NEW YORK • With this year's edition of Cannes sewn up, which films have got a head start in next year's Oscars race?
The biggest contender has to be Quentin Tarantino's Once Upon A Time In Hollywood, with Leonardo DiCaprio and Brad Pitt as faded show business figures.
But how will Sony handle the two stars, who are just about evenly split in terms of screen time?
It may try to classify Pitt as supporting. DiCaprio's washed-up actor has the biggest emotional arc and Pitt's stuntman character is in his employ and thus technically subordinate to him.
It would be bunk, but after Mahershala Ali won a supporting actor trophy just months ago for what was essentially a co-lead performance in Green Book, the gambit would at least give Pitt a strong shot at his first acting trophy.
Actors from other Cannes films who could get nominated include Willem Dafoe, who chews scenery with aplomb as a seaman in The Lighthouse, and Taron Egerton, who delivers a spirited turn as Elton John in Rocketman.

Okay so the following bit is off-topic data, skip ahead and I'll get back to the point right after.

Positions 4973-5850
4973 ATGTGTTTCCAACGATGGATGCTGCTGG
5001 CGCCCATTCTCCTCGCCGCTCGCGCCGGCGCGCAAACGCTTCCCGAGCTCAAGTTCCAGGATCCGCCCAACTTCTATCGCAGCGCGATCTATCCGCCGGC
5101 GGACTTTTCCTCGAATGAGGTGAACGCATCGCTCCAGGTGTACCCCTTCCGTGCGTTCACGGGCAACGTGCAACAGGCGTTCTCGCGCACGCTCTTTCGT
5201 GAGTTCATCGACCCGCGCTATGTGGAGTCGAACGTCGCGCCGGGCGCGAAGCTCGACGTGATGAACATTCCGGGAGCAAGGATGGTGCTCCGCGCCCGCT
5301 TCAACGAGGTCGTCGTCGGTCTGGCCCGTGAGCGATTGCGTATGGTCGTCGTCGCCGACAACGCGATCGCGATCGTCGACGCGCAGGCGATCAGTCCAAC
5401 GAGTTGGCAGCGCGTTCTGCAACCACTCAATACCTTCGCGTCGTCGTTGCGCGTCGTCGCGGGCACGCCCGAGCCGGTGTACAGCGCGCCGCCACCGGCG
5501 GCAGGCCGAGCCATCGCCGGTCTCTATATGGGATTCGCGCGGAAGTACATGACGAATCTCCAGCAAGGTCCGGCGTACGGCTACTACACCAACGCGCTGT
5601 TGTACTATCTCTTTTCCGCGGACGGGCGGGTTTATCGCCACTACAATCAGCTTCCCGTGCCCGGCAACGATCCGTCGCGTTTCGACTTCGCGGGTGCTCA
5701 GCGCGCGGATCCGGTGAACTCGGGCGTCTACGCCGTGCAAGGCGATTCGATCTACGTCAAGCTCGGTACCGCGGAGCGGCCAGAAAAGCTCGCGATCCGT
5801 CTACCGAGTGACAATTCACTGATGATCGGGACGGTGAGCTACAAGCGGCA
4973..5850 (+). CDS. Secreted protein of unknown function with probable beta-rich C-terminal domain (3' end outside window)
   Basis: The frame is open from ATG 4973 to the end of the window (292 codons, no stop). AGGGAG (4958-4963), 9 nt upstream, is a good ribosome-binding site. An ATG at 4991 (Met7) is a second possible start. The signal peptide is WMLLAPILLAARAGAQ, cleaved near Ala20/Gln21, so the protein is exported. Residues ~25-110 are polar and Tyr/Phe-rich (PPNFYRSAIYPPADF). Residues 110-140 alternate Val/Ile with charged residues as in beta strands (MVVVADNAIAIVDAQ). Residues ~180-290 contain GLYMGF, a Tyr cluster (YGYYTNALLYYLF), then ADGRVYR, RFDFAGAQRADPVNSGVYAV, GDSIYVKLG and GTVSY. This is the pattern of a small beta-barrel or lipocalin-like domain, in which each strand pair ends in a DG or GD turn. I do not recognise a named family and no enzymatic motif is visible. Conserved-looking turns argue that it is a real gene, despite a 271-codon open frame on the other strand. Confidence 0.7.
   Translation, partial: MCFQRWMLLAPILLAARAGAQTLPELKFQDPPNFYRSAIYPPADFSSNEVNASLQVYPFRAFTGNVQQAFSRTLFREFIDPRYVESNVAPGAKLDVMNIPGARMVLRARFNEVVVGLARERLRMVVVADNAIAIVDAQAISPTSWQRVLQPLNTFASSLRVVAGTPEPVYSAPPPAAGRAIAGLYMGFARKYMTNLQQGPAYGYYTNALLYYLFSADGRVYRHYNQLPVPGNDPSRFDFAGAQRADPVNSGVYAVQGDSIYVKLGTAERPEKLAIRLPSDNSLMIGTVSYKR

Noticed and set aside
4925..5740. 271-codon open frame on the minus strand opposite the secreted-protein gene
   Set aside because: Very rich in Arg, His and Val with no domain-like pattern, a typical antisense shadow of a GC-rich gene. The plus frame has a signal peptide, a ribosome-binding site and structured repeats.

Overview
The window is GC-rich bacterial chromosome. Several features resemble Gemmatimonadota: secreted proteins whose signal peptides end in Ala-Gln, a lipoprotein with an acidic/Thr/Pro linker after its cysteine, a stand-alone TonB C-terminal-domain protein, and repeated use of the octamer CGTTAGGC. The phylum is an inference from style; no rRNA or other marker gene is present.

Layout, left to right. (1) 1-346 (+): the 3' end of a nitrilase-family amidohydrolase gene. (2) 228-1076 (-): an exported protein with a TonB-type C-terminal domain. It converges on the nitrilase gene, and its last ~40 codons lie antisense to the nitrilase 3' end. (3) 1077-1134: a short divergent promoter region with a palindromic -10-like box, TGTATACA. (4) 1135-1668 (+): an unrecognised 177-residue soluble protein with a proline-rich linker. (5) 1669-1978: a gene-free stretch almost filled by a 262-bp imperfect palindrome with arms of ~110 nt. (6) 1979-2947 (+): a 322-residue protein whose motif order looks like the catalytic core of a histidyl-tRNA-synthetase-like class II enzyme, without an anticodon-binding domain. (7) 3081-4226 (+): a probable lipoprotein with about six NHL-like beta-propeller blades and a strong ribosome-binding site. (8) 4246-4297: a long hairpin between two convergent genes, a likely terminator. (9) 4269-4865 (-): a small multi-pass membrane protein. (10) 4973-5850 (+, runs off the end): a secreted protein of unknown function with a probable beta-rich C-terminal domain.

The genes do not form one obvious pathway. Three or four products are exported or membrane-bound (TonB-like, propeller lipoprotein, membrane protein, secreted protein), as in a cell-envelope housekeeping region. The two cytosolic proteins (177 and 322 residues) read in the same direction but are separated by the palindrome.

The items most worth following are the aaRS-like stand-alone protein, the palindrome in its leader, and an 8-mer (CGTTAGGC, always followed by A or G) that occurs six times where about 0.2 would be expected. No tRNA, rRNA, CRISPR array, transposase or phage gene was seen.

But he may be hamstrung by Rami Malek's recent, too-similar Oscar win for playing Freddie Mercury in Bohemian Rhapsody.
Also keep an eye on Antonio Banderas, who is subtle and moving in Pedro Almodovar's Pain And Glory, in which he plays a thinly veiled stand-in for his director.
Banderas has never been nominated for an Oscar, but charmed the Cannes press with funny stories about his long career. If he hits the awards circuit with that same gusto, he will be irresistible.
And then there is the winner of the Palme d'Or, Bong Joon-ho's Parasite. No Korean film has been nominated for the international Oscar, but Parasite is so strong it could blow past that category to factor in the directing and screenplay races.
A story of class struggle told in the most entertaining way, Parasite is Bong at his best and the academy could take note.